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Fiscal Year ‘21 Budget
Congress is under an exceedingly tight timetable to pass the budget for FY21, which begins October 1st. With the election season in full swing, a global pandemic, and a very partisan climate in Washington, it is likely that Congress will need to pass a continuing resolution to keep the government running. Under this scenario, funding will hold steady at FY20 levels until Congress does pass a budget, likely after the election.
COVID Relief Bills
After returning to DC last week from the August recess, the Senate Republican leadership introduced and scheduled a procedural vote on a fourth coronavirus relief bill. This bill, S. 178, was significantly narrower in scope than earlier proposals by the House and Senate. It would have provided up to $300 per week of unemployment benefits and $500 billion in aid to help small businesses and schools reopen. It also included controversial liability relief for businesses and healthcare, including long-term care facilities, which advocates were concerned could put residents at risk.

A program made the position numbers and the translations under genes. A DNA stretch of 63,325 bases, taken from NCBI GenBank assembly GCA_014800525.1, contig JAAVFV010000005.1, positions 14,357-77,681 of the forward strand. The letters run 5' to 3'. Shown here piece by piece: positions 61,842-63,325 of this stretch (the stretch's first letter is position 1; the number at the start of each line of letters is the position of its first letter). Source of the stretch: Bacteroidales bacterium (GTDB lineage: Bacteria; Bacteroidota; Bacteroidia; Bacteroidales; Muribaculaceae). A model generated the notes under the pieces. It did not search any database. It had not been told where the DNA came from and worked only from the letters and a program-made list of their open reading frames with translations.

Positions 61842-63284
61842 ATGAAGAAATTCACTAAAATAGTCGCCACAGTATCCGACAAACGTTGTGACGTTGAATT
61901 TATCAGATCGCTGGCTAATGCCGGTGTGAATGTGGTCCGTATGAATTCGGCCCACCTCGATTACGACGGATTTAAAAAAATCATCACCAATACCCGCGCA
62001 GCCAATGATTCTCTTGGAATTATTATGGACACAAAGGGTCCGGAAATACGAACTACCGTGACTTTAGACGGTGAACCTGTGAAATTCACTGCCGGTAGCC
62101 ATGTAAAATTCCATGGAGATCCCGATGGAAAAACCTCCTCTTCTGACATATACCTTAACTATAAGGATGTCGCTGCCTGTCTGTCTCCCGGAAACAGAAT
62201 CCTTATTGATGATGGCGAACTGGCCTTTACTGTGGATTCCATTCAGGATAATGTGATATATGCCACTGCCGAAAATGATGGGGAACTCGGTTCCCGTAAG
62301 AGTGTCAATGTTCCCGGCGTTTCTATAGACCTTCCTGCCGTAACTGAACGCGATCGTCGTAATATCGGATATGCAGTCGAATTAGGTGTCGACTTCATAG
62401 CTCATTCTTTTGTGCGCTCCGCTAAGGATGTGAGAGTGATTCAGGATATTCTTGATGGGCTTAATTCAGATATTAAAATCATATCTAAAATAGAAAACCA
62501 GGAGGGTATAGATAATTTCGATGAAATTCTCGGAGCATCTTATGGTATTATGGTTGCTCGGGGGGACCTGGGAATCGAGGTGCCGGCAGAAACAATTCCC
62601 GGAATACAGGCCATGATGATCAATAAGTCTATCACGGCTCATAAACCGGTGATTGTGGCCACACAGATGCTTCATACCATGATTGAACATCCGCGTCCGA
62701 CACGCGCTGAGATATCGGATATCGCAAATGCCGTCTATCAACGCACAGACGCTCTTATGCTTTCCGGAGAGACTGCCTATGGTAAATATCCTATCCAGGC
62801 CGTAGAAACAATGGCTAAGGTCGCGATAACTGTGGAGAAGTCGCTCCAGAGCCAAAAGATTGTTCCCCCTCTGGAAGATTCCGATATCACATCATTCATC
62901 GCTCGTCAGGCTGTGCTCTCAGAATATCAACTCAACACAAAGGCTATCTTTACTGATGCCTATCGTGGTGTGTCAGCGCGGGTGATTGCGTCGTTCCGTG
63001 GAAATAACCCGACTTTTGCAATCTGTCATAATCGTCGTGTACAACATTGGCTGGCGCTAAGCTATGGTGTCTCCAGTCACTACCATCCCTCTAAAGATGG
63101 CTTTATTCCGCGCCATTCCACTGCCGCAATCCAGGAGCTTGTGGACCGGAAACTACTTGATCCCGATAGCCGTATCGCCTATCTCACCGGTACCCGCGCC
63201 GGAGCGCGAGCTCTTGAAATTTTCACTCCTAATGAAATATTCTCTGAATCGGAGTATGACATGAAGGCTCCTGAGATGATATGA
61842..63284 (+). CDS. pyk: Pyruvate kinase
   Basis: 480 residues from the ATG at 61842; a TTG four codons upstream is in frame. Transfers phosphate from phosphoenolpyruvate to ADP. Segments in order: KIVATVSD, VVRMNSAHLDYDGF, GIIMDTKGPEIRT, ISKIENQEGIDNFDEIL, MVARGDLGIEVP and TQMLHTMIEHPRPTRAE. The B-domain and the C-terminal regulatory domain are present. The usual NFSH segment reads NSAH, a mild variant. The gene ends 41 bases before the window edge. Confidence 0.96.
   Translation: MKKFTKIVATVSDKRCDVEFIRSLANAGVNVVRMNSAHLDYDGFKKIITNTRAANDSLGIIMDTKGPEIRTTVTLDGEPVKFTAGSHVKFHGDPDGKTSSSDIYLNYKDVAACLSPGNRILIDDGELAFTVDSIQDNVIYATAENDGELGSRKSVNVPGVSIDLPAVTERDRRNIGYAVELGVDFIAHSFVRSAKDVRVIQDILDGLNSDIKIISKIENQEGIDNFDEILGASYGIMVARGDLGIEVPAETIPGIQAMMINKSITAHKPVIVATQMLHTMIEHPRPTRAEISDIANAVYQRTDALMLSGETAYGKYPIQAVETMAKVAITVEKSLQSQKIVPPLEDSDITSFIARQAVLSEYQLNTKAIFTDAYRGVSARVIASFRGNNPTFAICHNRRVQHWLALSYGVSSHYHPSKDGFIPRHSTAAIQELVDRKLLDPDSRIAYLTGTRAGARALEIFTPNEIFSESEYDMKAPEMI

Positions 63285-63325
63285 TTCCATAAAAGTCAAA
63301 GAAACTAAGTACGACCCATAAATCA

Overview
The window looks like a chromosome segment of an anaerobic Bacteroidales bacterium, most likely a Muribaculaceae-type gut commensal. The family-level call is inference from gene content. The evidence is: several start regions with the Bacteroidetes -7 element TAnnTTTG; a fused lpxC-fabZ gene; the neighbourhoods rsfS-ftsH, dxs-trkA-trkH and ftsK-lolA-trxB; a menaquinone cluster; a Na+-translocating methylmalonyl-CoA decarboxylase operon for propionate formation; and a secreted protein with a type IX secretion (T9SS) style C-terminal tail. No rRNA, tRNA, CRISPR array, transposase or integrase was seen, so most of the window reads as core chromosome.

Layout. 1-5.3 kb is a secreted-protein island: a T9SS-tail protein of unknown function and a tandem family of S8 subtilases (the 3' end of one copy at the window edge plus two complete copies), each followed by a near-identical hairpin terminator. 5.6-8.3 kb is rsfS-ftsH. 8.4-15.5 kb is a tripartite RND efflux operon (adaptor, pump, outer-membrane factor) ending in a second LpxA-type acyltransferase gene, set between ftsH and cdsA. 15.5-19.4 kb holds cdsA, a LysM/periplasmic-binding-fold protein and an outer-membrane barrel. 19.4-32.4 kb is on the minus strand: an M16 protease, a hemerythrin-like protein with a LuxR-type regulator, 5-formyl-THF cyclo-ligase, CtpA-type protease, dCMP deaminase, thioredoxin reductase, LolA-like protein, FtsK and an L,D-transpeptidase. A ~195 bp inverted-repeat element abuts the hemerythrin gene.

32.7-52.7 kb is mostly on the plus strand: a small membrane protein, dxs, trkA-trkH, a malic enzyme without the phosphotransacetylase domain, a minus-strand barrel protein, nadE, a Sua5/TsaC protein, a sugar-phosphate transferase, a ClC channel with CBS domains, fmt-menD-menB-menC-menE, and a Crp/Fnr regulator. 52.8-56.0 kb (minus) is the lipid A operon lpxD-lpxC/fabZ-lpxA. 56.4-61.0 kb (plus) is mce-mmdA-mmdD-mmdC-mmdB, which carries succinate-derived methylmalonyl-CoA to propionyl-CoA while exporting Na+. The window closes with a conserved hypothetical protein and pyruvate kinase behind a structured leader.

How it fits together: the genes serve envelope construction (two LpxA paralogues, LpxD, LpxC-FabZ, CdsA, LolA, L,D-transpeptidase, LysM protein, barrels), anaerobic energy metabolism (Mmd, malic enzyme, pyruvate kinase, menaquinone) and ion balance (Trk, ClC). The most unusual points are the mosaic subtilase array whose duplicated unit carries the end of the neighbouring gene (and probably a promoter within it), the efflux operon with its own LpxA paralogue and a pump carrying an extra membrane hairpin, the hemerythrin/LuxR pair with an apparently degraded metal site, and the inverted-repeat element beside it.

The bill didn’t include substantive funding for healthcare, individual stimulus payments or any programs supporting older Americans affected by the crisis.
The bill did not advance on a near party line vote of 52 to 47, as the procedural maneuver required 60 votes to move forward. At this point, it is unclear whether any action will be taken on virus relief before the November election. The situation could change quickly, however, and aging advocates should stay tuned for advocacy opportunities.
Older Americans Act Funding
Although no funding bills have been passed because the Senate has yet to act, the House did pass a package of bills that included funding for the Labor/Health and Human Services bill, which includes Older Americans Act funding. The bill included $196.5 Billion, which is $2.4 Billion above the FY20 level and includes:
Unfortunately, even with these increases, funding levels are below the approximately 10% increase Congress recommended in the Older Americans Act re-authorization.
At this point in time, the Illinois General Assembly is not scheduled to meet in-person and procedural rules prevent them from voting remotely. The Senate recently issued guidelines to allow subject matter committees to meet remotely with live streaming. However, as remote voting remains prohibited, these meetings are solely content based. The House has not released any similar remote guidance, so they are not meeting in any official capacity.
In the meantime, AgeGuide continues to advocate on behalf of older adults and to meet with State and Federal Legislators to discuss emerging and ongoing needs during the current health crisis.
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